The lights are why we do it.  There are all sorts of different types of light sizes and styles.  Here are some that we use in our display, but there are many, many more.  Check out the Vendor List, for even more ideas!  We calculate the total number of lights we’re going to use in the Planning phase.

  • RGB Bullet Pixel Nodes – We have thousands, upon thousands of these attached to props, matrices and strips throughout our entire display.  The RGB pixels we use consist of 3 LED’s, Red/Green/Blue, and a 2811 chip that receives the SPI data stream to control the different intensities of each LED.  Each LED is capable of 256 color variations (8 bit) and all 3 LED’s in combination allow it to create 16,777,216 color variations (24 bit).  Each pixel node chip receives its data stream and takes what is on top then passes on what is remaining and retransmits a fresh data stream to the next pixel node chip.  Contrary to popular belief, these chips are not addressable.  They receive their data serially and only take the next portion of the payload before passing on the rest of the data.  The chips are not identifiable in any way from a controller or sequencer perspective…it’s all based on the order they get their data.  You can read more about SPI in the link above and more about the different types of chips here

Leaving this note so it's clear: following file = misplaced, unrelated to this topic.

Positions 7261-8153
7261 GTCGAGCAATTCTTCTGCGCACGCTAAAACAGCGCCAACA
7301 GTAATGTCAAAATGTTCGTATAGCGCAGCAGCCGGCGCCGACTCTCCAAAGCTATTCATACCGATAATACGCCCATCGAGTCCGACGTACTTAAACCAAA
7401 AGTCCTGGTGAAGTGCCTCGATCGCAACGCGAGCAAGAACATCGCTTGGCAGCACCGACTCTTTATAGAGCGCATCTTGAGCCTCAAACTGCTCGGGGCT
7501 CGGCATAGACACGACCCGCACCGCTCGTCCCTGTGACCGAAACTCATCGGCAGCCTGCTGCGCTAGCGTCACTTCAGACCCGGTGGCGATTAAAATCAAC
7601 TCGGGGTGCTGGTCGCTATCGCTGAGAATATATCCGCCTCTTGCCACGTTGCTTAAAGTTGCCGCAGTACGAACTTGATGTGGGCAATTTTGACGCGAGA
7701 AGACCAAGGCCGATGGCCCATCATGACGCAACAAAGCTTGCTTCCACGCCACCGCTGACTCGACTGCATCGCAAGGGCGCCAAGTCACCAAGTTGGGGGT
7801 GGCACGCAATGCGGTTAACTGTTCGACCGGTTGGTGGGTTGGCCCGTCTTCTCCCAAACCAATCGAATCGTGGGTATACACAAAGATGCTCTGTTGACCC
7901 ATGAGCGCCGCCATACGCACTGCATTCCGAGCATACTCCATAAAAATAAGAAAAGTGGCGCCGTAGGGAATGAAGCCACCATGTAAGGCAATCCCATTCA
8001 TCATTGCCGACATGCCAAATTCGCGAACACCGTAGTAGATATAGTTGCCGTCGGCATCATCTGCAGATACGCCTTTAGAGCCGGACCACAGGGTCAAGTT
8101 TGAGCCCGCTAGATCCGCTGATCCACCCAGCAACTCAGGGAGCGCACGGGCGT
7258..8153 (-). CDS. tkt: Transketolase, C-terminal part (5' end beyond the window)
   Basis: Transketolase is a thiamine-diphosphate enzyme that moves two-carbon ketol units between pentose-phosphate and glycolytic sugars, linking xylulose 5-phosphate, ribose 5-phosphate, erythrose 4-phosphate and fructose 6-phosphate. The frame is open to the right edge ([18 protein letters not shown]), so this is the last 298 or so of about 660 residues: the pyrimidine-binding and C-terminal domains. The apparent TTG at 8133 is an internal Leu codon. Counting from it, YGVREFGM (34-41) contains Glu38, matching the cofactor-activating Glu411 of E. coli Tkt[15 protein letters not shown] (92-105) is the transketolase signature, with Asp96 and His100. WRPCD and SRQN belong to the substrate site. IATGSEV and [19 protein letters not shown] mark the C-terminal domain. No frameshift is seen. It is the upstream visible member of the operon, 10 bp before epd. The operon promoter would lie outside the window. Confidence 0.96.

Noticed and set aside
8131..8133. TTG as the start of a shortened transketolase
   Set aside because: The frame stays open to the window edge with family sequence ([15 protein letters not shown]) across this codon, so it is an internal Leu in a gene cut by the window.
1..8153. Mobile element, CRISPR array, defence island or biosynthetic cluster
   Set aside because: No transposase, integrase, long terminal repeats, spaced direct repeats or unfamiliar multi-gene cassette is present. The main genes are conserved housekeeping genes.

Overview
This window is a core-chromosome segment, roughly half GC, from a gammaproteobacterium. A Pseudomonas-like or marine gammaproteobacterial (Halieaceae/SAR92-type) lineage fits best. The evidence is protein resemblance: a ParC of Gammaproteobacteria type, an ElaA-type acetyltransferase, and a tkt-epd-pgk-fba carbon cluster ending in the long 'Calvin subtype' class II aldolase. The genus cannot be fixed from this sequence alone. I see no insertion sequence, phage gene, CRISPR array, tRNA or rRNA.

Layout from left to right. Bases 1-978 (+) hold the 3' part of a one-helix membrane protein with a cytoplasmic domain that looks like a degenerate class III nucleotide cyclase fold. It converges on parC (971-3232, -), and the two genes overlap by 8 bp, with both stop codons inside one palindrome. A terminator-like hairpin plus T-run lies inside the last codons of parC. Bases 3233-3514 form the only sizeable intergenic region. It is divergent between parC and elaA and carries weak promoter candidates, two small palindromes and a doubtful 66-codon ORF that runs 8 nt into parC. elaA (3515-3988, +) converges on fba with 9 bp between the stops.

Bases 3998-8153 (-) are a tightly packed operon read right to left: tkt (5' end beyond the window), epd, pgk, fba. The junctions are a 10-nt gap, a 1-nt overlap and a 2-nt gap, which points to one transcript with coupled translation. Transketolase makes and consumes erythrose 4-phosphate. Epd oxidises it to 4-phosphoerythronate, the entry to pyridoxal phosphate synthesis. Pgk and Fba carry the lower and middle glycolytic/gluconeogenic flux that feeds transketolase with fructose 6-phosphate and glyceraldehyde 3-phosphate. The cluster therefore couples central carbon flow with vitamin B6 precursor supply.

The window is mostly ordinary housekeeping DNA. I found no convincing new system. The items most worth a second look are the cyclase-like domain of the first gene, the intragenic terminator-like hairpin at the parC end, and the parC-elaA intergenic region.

• RGB House Floods – These are the RGB flood kits used to light up the house in colors with the music.  You’ll also need a waterproof case to hold the kit
  • Audience Floods – These are 12V White LED Floods facing the audience and used to accent parts of the sequences in bright white
  • Snow Flood – This is the flood light we use to light up / highlight the snow
  • Strobe lights – We use these on parts of our house and in the grass to create a great accent effect with our sequences
    • C9 Stakes – What we use to hold our strobes in place in the grass
    • C9 Socket Strobe Light Kit – This is what we screw the strobe lights into and the wire we use to connect them back to our AC controllers